If you really had a technology that could double gas mileage, you would set up a joint venture, or a licensing agreement with one of the major automakers, and divide the profits  off of their high vehicle sales.  You would make a bundle doing that.  You would not buy a shell company in a different industry and let costs get out of control.  That looks like management does not have a real technology, but is simply trying to “take something off the top” through salaries and benefits, and perhaps rewarding friends.  After all, in the stub of the third quarter, Echo blew threw virtually all of the new capital that it raised, and for what?

The company might or might not be affiliated with the promoters.  The promoters say the company is not affiliated with the promotion.  In one scam, Luxeyard [LUXR] a different set of promoters did reveal that the company was paying the promotion to facilitate sales of stock.  The proof is in the pudding.  If Echo goes and does a PIPE or a secondary IPO, maybe there was some hidden affiliation.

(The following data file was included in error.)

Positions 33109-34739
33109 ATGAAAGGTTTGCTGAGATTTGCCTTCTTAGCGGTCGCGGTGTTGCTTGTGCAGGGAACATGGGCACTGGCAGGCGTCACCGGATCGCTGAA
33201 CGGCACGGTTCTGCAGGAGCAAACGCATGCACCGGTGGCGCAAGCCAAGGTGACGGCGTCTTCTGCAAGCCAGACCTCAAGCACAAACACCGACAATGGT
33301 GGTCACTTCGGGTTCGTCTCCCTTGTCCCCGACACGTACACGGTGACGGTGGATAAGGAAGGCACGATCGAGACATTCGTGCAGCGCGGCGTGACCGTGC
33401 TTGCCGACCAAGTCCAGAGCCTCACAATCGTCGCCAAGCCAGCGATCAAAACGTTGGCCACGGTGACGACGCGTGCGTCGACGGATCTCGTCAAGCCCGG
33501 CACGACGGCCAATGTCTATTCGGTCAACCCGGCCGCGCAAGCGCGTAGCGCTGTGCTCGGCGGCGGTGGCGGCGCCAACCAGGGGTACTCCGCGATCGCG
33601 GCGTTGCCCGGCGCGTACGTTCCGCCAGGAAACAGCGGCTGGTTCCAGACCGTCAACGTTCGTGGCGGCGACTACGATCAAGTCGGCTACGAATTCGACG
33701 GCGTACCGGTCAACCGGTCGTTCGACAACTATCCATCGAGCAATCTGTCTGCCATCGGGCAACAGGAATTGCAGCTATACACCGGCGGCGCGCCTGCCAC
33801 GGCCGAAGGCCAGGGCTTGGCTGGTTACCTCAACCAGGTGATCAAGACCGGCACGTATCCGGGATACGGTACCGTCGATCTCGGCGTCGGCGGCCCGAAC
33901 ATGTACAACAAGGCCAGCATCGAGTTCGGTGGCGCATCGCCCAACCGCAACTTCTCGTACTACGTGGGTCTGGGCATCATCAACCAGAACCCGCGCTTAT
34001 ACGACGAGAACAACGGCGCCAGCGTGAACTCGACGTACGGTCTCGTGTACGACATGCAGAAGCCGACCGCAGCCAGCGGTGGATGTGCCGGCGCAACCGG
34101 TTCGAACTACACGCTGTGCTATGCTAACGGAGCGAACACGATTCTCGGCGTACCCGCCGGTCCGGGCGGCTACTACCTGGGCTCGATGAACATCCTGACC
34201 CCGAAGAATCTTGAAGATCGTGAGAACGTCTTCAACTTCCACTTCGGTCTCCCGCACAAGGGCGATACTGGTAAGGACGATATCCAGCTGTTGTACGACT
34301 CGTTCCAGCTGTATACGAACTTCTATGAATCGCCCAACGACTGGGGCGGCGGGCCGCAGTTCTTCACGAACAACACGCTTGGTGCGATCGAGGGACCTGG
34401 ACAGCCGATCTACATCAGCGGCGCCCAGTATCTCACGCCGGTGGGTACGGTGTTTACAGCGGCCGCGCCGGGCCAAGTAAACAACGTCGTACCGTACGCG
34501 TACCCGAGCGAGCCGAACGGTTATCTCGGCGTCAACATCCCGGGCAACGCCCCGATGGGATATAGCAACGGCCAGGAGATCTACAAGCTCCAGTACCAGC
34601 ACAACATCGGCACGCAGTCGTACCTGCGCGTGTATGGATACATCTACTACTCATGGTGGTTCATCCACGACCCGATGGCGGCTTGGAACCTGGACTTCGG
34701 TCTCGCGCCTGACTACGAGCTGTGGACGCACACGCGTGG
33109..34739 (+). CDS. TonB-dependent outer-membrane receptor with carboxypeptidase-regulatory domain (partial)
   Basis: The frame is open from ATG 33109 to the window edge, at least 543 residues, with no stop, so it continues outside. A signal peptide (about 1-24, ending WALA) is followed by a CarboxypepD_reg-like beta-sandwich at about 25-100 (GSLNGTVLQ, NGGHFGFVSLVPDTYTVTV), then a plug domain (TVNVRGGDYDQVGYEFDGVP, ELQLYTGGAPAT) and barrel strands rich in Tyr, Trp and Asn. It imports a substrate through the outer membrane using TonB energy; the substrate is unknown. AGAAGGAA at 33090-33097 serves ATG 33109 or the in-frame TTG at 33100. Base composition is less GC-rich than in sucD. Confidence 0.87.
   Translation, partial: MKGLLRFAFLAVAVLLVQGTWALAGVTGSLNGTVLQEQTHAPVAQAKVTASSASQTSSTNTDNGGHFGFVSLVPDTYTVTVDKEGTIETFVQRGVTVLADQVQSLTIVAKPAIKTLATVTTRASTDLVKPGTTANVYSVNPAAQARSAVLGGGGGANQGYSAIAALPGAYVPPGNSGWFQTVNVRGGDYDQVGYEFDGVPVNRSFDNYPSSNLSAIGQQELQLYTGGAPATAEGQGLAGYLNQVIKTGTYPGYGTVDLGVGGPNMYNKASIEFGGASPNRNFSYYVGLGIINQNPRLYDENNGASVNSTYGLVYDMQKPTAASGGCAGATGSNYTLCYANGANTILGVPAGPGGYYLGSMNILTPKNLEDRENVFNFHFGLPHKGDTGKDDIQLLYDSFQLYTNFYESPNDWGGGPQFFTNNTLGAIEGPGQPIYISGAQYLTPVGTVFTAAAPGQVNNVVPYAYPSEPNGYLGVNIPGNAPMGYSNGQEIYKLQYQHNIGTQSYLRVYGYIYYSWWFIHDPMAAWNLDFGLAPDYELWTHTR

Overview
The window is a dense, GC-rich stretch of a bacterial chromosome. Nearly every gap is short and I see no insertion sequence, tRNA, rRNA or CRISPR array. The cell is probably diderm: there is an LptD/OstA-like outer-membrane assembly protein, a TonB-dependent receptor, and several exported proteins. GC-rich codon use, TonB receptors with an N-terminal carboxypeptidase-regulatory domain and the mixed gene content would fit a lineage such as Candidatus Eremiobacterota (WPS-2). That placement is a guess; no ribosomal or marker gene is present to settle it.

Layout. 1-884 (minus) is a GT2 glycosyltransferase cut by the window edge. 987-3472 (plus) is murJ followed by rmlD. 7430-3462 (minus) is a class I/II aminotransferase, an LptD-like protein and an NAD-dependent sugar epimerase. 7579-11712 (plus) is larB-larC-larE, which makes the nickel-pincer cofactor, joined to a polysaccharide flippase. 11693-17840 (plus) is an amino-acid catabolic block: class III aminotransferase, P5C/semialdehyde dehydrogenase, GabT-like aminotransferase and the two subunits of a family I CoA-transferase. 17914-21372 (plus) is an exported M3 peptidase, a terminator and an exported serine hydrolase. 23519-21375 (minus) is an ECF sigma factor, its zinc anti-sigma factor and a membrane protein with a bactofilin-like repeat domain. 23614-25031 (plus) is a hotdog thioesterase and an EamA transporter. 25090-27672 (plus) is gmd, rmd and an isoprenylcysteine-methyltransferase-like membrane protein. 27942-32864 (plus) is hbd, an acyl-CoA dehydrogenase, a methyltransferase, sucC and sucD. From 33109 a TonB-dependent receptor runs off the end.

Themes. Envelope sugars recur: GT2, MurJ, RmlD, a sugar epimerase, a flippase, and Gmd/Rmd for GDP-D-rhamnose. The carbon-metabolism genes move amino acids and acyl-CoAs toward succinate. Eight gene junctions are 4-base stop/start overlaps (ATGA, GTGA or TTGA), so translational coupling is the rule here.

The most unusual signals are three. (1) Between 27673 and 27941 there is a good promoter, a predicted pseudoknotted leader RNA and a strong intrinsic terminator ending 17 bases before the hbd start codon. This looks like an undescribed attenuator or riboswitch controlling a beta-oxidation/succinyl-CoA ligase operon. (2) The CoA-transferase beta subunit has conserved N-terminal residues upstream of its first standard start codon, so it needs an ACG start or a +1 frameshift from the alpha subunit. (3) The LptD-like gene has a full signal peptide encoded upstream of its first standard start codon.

The promoter also says they won’t trade for 90 days.  Now, the economics of this one is tough, because the parties that owned “Controlled Carbon” own 70% of Echo Automotive.  Dilution at low prices does not favor them, and I don’t see how they could easily monetize a large portion of their stake.

That leaves the remaining 30% of the company to be traded.  The promoter has spent over 2 million to promote the stock.  Unless he owns a big chunk, and sells into this wave, I don’t see how he makes money.  And if he does sell into the wave, and a lawsuit is brought later, that would stand against them in court that they violated their disclosure.  Maybe they take that risk anyway — they are working at the edge of the law anyway.

Except, maybe a lot of scammers work together as in this example from the FBI.  I’ve posited that idea before.  Given all of the non-identifiable shell companies involved, that could be going on here also.  It would be interesting to try to prove the existence of and break a ring like that.

Anyway, steer clear.  The company is horrid, and with promoters around, those that buy and hold for any significant length of time (say 1-3 months) are 99% certain to lose money.  Don’t be one of the pockets that gets picked.

By David Merkel, CFA of Aleph blog